Africa, one of the final frontiers of the fourth industrial revolution and today one of the fastest urbanising regions of the world, presents tremendous opportunities for international investment. However, the African Youth Survey’s sponsor, industrialist and philanthropist Ivor Ichikowitz, has voiced concern that a new ‘Scramble for Africa’ between ‘great powers’ such as the United States and China, could lead to the development of a modern form of ‘economic colonialism’, contending that Africa’s next generation can and should play a greater role in charting an equitable, mutually accountable and beneficial path forward.
‘The United States is seeking greater relevancy within Africa, a huge market opportunity for America largely ignored for far too long, yet one which would clearly be well received by African youth, our study indicates,’ Ichikowitz stated.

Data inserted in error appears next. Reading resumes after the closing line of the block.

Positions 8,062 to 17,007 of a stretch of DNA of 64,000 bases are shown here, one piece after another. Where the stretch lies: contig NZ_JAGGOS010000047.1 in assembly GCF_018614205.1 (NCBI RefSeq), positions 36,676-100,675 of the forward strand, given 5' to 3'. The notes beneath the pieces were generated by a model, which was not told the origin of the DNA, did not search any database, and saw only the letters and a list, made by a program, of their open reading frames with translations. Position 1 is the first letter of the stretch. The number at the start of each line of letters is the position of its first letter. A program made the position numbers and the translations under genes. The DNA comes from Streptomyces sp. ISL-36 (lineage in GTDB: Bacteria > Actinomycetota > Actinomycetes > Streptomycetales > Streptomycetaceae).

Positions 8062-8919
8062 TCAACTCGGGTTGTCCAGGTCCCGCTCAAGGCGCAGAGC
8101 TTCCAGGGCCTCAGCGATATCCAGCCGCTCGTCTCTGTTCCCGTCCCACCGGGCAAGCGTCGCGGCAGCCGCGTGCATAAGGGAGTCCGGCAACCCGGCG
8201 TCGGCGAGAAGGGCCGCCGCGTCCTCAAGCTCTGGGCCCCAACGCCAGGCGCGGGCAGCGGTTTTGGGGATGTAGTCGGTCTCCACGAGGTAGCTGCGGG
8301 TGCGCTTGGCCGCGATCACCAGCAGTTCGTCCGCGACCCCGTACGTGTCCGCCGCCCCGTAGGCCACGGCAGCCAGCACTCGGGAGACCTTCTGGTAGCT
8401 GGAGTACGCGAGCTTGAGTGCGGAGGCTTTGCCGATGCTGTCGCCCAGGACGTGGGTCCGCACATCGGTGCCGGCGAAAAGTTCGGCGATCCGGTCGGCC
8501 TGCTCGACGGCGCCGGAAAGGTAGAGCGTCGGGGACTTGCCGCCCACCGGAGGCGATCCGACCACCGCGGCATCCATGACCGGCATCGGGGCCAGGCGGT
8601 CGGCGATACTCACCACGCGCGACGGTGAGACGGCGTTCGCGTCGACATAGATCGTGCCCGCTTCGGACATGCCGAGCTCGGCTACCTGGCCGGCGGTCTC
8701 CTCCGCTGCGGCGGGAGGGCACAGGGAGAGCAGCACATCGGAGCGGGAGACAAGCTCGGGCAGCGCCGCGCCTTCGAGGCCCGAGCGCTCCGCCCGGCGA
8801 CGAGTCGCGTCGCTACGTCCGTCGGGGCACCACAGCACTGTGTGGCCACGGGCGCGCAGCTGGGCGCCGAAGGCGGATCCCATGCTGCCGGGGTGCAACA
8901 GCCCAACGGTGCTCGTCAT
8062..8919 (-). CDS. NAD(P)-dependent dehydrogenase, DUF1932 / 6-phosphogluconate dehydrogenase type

‘Yes, Africa needs investment from the US and from around the world. However, our next generation has realised that through innovative breakthroughs in digital technologies (many of which they themselves were responsible for), and prowess to create thriving agribusiness, renewable energy and manufacturing sectors, we have rapidly become too entrepreneurial, too important to ignore.
‘The United States must recognise the “opportunity continent” that Africa has swiftly become; one with a cross-continental spirit of entrepreneurship, 61 percent of our youth agreeing their country is building a climate for innovation and entrepreneurship to thrive. Eight in ten (81 percent) believe that technology will change the fortunes of Africa and just under eight in ten (79 percent) further deem Wi-Fi connectivity today a human right. This is the world’s largest collective marketplace of the future shouting to the world that while they are autonomously highly-capable, they have established a start-up culture and are willing to shape new forms of partnerships. This information offers unique insight and direction on the role the United States can and should play in Africa.’